`expo()`

methodThe **brglm2** R
package provides the `expo()`

method for estimating
exponentiated parameters of generalized linear models using various
methods.

The `expo()`

method uses a supplied
`"brglmFit"`

or `"glm"`

object to estimate
exponentiated parameters of generalized linear models with maximum
likelihood or various mean and median bias reduction methods.
`expo()`

is useful for computing (corrected) estimates of the
multiplicative impact of a unit increase on a covariate on the mean of a
Poisson log-linear model (`family = poisson("log")`

in
`glm()`

) while adjusting for other covariates, the odds ratio
associated with a unit increase on a covariate in a logistic regression
model (`family = binomial("logit")`

in `glm()`

)
while adjusting for other covariates, the relative risk associated with
a unit increase on a covariate in a relative risk regression model
(`family = binomial("log")`

in `glm()`

) while
adjusting for other covariates, among others.

The vignette demonstrates the use of `expo()`

and the
associated methods by reproducing part of the analyses in Agresti (2002, sec. 5.4.2) on the effects of AZT
in slowing the development of AIDS symptoms.

The data analyzed in Agresti (2002, sec.
5.4.2) is from a 3-year study on the effects of AZT in slowing
the development of AIDS symptoms. 338 veterans whose immune systems were
beginning to falter after infection with the AIDS virus were randomly
assigned either to receive AZT immediately or to wait until their T
cells showed severe immune weakness. See `?aids`

for more
details.

The `aids`

data set cross-classifies the veterans’ race
(`race`

), whether they received AZT immediately
(`AZT`

), and whether they developed AIDS symptoms during the
3-year study (`symptomatic`

and
`asymptomatic`

).

```
library("brglm2")
data("aids", package = "brglm2")
aids
#> symptomatic asymptomatic race AZT
#> 1 14 93 White Yes
#> 2 32 81 White No
#> 3 11 52 Black Yes
#> 4 12 43 Black No
```

We now use a logistic regression model to model the probability of
developing symptoms in terms of `AZT`

and `race`

,
and reproduce part of the compute output in Agresti (2002, Table 5.6).

```
aids_mod <- glm(cbind(symptomatic, asymptomatic) ~ AZT + race,
family = binomial(), data = aids)
summary(aids_mod)
#>
#> Call:
#> glm(formula = cbind(symptomatic, asymptomatic) ~ AZT + race,
#> family = binomial(), data = aids)
#>
#> Coefficients:
#> Estimate Std. Error z value Pr(>|z|)
#> (Intercept) -1.07357 0.26294 -4.083 4.45e-05 ***
#> AZTYes -0.71946 0.27898 -2.579 0.00991 **
#> raceWhite 0.05548 0.28861 0.192 0.84755
#> ---
#> Signif. codes: 0 '***' 0.001 '**' 0.01 '*' 0.05 '.' 0.1 ' ' 1
#>
#> (Dispersion parameter for binomial family taken to be 1)
#>
#> Null deviance: 8.3499 on 3 degrees of freedom
#> Residual deviance: 1.3835 on 1 degrees of freedom
#> AIC: 24.86
#>
#> Number of Fisher Scoring iterations: 4
```

The Wald test for the hypothesis of conditional independence of AZT treatment and development of AIDS symptoms, controlling for race, returns a p-value of 0.01, showing evidence of association.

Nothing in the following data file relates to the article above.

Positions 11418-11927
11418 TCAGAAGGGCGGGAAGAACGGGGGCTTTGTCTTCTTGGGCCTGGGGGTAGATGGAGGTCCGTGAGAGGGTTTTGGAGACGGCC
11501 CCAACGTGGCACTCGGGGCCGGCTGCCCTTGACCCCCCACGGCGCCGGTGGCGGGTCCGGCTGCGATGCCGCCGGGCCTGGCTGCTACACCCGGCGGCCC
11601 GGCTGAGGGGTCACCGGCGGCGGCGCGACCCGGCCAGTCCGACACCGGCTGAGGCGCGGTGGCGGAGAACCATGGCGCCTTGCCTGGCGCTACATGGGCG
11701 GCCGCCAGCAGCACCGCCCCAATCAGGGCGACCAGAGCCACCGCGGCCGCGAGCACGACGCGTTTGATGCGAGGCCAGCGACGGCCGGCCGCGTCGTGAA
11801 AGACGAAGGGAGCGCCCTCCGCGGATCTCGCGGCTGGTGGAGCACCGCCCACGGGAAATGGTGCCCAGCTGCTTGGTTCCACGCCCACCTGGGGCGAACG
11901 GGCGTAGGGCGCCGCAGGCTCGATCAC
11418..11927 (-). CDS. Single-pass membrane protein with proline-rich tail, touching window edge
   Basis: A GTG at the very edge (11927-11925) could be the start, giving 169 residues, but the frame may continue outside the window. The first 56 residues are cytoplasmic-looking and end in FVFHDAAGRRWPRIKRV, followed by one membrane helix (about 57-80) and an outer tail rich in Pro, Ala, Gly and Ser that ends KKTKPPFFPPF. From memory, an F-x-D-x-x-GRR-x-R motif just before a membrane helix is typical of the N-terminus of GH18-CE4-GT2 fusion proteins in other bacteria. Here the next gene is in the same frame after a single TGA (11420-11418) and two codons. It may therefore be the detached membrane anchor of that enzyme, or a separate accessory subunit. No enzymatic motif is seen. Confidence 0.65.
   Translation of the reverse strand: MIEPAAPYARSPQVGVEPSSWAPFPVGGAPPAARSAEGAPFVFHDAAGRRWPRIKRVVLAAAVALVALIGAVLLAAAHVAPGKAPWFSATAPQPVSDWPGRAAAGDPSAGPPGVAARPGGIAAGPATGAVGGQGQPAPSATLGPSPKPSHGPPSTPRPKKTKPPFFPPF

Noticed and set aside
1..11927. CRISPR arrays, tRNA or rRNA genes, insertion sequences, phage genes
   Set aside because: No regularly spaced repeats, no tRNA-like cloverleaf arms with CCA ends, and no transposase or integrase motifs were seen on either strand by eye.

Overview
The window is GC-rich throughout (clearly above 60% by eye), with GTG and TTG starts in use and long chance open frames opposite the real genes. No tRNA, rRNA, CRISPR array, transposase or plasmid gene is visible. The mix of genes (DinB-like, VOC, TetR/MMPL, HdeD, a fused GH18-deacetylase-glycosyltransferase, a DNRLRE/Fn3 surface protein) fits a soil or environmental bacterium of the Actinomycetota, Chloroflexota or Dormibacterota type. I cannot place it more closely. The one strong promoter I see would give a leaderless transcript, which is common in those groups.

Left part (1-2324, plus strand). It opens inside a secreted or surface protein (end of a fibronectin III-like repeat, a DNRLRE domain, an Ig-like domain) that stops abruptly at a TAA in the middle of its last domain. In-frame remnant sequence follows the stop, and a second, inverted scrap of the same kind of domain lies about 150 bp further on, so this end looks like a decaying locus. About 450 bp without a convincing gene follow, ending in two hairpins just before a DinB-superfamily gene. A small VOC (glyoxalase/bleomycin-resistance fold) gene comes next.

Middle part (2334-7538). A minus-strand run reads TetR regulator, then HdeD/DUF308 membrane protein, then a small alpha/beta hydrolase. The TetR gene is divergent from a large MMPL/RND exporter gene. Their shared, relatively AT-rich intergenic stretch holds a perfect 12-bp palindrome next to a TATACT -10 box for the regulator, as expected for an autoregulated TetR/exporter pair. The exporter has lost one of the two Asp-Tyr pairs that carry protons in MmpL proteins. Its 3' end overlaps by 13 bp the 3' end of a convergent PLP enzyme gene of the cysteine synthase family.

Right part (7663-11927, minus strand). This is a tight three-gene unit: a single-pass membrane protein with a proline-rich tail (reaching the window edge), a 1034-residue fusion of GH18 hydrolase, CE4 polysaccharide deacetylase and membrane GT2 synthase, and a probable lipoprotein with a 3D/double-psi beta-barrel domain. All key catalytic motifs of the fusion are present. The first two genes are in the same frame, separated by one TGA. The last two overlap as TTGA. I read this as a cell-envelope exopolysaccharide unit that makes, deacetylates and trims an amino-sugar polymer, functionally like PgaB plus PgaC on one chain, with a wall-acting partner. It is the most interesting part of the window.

The predicted probabilities for each combination of levels

The maximum likelihood estimates of the odds ratio between immediate
AZT use and development of AIDS symptoms can be inferred from
`aids_mod`

through the `expo()`

method, which also
estimates standard errors using the delta method, and returns
approximate 95% confidence intervals (see `?expo`

for
details).

```
expo(aids_mod, type = "ML")
#>
#> Call:
#> expo.glm(object = aids_mod, type = "ML")
#>
#> Odds ratios
#> Estimate Std. Error 2.5 % 97.5 %
#> (Intercept) 0.34178 0.08987 0.20414 0.572
#> AZTYes 0.48702 0.13587 0.28189 0.841
#> raceWhite 1.05705 0.30508 0.60038 1.861
#>
#>
#> Type of estimator: ML (maximum likelihood)
```

As noted in Agresti (2002, sec. 5.4.2), for each race, the estimated odds of symptoms are half as high for those who took AZT immediately, with value \(0.49\) and a nominally 95% Wald confidence interval \((0.28, 0.84)\).

The `expo()`

method can be used to estimate the odds
ratios using three methods that return estimates of the odds ratios with
asymptotically smaller mean bias than the maximum likelihood
estimator

```
expo(aids_mod, type = "correction*")
#>
#> Call:
#> expo.glm(object = aids_mod, type = "correction*")
#>
#> Odds ratios
#> Estimate Std. Error 2.5 % 97.5 %
#> (Intercept) 0.33611 0.08915 0.19986 0.565
#> AZTYes 0.47424 0.13509 0.27136 0.829
#> raceWhite 1.00726 0.29467 0.56771 1.787
#>
#>
#> Type of estimator: correction* (explicit mean bias correction with a multiplicative adjustment)
expo(aids_mod, type = "Lylesetal2012")
#>
#> Call:
#> expo.glm(object = aids_mod, type = "Lylesetal2012")
#>
#> Odds ratios
#> Estimate Std. Error 2.5 % 97.5 %
#> (Intercept) 0.33592 0.08912 0.19972 0.565
#> AZTYes 0.47390 0.13506 0.27108 0.828
#> raceWhite 1.00643 0.29453 0.56713 1.786
#>
#>
#> Type of estimator: Lylesetal2012 (Lyles et al., 2012; doi: 10.1016/j.jspi.2012.05.005)
expo(aids_mod, type = "correction+")
#>
#> Call:
#> expo.glm(object = aids_mod, type = "correction+")
#>
#> Odds ratios
#> Estimate Std. Error 2.5 % 97.5 %